Sunday, April 29, 2012

Demo Alert: Detach Dolls


The other night was one of the more frustrating evenings I have had in a while, but do not expect me to bore you with those details. This ain’t that kinda blog, folks! Instead, we are gonna flash forward to about 10:00 when I stormed into a local dive in search of a cheap bag of weed. Plans had gone awry, so it was time to get high. Weed for sale was not to be found at this particular establishment, but I did find the time to be pleasantly surprised by one of the bands playing that evening.

Detach Dolls are a local power trio whose tuneage may not be considered standard Evil Eye fare by our worldwide legion of fans. Whatever. Listen a bit more carefully. Perhaps you will find that this band kinda rocks. Detach Dolls sound like the direction more East Bay pop-punkish bands should have gone after Green Day went mainstream nearly twenty years ago. There have been quite a few around here who have tried to do so—it just happens that Detach Dolls are one that I actually enjoyed. Mind you, “pop-punk” is being used as a catchall term here. These Dolls are a bit harder-edged than expected, with lots of late ‘70s pre-HC punk influence at work. Perfectly enjoyable overall, but the first two songs are downright fantastic. As a fan of old 45s, they would make one helluva single. “Werewolf” is the perfect A-side as far as this band is concerned. Although it has the least to say lyrically, the music packs the punch that makes the kids wanna dance. Mix tapes and MP3 playlists alike will feature this ditty quite comfortably. The oft-neglected B-side would be “Disney Song,” concerning bullshit depictions of women in cartoon fantasyland. Walt Disney was a Nazi, you know. Just saying. Those of you who remember that there IS another song on the record will enjoy the quicker pace and vocal harmonies.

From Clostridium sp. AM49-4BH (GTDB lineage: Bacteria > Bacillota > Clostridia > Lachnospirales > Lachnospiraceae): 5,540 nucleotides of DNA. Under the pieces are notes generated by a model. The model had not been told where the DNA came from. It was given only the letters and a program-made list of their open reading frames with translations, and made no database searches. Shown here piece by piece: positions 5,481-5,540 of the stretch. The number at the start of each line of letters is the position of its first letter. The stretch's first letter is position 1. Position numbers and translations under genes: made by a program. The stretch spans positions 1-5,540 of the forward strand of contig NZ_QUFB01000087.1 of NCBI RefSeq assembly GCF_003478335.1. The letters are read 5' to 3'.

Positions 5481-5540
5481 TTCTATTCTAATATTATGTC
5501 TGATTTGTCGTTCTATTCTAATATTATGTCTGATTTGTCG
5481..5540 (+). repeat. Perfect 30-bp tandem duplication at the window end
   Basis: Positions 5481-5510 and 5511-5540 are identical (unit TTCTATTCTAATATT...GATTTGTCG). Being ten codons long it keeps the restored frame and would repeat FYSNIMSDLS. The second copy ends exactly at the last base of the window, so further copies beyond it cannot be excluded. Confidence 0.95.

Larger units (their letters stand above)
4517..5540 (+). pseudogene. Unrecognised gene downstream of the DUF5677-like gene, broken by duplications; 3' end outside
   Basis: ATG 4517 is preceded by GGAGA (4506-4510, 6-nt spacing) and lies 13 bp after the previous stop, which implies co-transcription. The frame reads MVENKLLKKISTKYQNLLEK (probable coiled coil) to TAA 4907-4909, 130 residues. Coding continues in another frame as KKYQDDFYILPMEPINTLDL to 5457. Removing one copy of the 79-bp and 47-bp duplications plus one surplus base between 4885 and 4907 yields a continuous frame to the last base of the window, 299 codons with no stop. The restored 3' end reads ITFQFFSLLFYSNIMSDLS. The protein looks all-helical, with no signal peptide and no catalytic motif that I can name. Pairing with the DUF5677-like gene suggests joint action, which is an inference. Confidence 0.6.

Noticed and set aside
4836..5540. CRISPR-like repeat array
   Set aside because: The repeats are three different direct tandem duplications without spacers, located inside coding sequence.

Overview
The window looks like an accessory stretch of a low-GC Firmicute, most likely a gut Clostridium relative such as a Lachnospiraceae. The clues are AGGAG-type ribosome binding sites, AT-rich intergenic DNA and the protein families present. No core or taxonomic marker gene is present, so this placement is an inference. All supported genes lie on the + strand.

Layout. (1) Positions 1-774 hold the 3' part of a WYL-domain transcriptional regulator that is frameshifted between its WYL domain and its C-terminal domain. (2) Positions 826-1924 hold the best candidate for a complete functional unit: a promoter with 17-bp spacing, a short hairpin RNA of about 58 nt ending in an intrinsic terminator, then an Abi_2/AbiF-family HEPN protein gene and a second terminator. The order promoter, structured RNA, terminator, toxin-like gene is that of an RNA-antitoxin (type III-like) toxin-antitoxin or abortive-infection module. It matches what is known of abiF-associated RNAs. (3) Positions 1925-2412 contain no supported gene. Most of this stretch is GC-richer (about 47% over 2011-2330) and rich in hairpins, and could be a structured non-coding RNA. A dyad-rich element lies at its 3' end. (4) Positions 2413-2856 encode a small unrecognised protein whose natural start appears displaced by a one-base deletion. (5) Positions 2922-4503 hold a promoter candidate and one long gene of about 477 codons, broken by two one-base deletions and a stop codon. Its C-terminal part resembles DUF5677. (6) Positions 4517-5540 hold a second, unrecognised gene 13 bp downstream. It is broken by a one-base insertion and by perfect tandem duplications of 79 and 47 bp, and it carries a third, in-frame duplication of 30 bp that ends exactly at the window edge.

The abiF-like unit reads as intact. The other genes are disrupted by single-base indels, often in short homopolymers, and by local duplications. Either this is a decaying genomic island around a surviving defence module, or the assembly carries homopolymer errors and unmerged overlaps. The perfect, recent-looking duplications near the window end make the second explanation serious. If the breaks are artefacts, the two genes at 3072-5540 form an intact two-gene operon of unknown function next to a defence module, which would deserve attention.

Although my evening plans had gone down in flames and left me in a horrible mood, Detach Dolls were right there to remind me that the night was far from over. The band was great and I found that cheap herb later in the night. Everything ended on a high note after all. Thanks, Dolls.

Friday, April 27, 2012